No such balancing analysis was performed in the Agencies’ Proposal, and no such analysis was provided by the large banks seeking to take advantage of the initial margin exemption.

The Agencies must respond to Better Markets points concerning the lack of statutory justification for an initial margin exemption: The comment submitted by Better Markets includes a strong argument that the Dodd-Frank Act does not permit the Agencies to simply exempt non-cleared derivatives from mandated margin requirements.[9] The Proposal appears to simply assume that the Agencies have statutory authority to exempt an entire significant class of non-cleared derivatives from key margin requirements such as initial margin. It is incumbent on the Agencies to provide a clear legal argument as to how the statute permits them to provide such a sweeping exemption on a discretionary basis. If such an argument cannot be provided, the exemption must not be granted.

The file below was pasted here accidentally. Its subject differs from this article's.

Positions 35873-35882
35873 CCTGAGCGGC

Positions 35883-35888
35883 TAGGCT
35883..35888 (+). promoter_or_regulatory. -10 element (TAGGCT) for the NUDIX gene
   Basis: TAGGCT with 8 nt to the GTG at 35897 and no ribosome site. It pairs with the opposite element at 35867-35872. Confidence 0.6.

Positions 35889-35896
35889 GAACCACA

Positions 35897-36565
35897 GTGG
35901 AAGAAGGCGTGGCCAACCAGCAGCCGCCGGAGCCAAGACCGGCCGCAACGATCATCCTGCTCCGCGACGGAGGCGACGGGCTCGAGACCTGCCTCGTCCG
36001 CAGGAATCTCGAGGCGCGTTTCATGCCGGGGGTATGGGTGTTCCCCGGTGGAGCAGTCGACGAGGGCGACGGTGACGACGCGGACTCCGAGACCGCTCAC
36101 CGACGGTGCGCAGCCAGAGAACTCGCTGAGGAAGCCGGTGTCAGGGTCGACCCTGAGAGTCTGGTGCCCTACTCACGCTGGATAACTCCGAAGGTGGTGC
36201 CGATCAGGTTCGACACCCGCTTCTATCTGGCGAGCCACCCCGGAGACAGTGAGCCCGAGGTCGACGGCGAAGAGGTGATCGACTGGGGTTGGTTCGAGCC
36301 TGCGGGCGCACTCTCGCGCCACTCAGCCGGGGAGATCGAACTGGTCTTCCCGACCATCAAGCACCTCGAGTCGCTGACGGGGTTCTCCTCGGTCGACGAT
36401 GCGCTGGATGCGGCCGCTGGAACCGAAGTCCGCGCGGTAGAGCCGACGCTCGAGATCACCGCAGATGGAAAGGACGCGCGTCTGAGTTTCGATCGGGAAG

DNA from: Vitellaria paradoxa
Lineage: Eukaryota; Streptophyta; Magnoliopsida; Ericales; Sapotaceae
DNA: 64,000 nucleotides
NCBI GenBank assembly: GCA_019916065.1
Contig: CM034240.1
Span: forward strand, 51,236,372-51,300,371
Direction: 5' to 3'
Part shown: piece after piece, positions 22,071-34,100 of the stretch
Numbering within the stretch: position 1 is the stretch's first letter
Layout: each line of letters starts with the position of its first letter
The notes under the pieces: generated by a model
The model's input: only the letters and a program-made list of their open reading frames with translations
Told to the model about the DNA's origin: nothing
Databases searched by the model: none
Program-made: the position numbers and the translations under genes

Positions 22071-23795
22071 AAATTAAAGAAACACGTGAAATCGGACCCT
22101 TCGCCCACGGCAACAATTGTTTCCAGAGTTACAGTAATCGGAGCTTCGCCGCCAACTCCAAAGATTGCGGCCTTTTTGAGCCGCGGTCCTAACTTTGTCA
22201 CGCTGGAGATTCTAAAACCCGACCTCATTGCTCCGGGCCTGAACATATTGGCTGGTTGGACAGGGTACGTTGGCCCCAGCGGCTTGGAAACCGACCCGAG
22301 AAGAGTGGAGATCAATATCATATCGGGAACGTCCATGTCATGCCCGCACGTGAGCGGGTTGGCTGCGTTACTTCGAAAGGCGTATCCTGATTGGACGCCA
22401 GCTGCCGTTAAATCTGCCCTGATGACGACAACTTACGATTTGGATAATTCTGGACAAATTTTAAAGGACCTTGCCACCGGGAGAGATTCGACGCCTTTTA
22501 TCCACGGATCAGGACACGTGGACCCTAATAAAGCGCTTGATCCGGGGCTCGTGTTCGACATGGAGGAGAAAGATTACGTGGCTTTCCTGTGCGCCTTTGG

Thank you for the opportunity to comment on this Proposal. If you have questions, contact Marcus Stanley, AFR’s Policy Director, at 202-466-3672 or marcus@ourfinancialsecurity.org

Sincerely,                                                                                                                                            Americans for Financial Reform Education Fund

[1] A list of coalition members is available at: https://ourfinancialsecurity.org/about/our-coalition/

[2] Americans for Financial Reform Education Fund Letter, December 9, 2019, available at https://bit.ly/2GjwBwm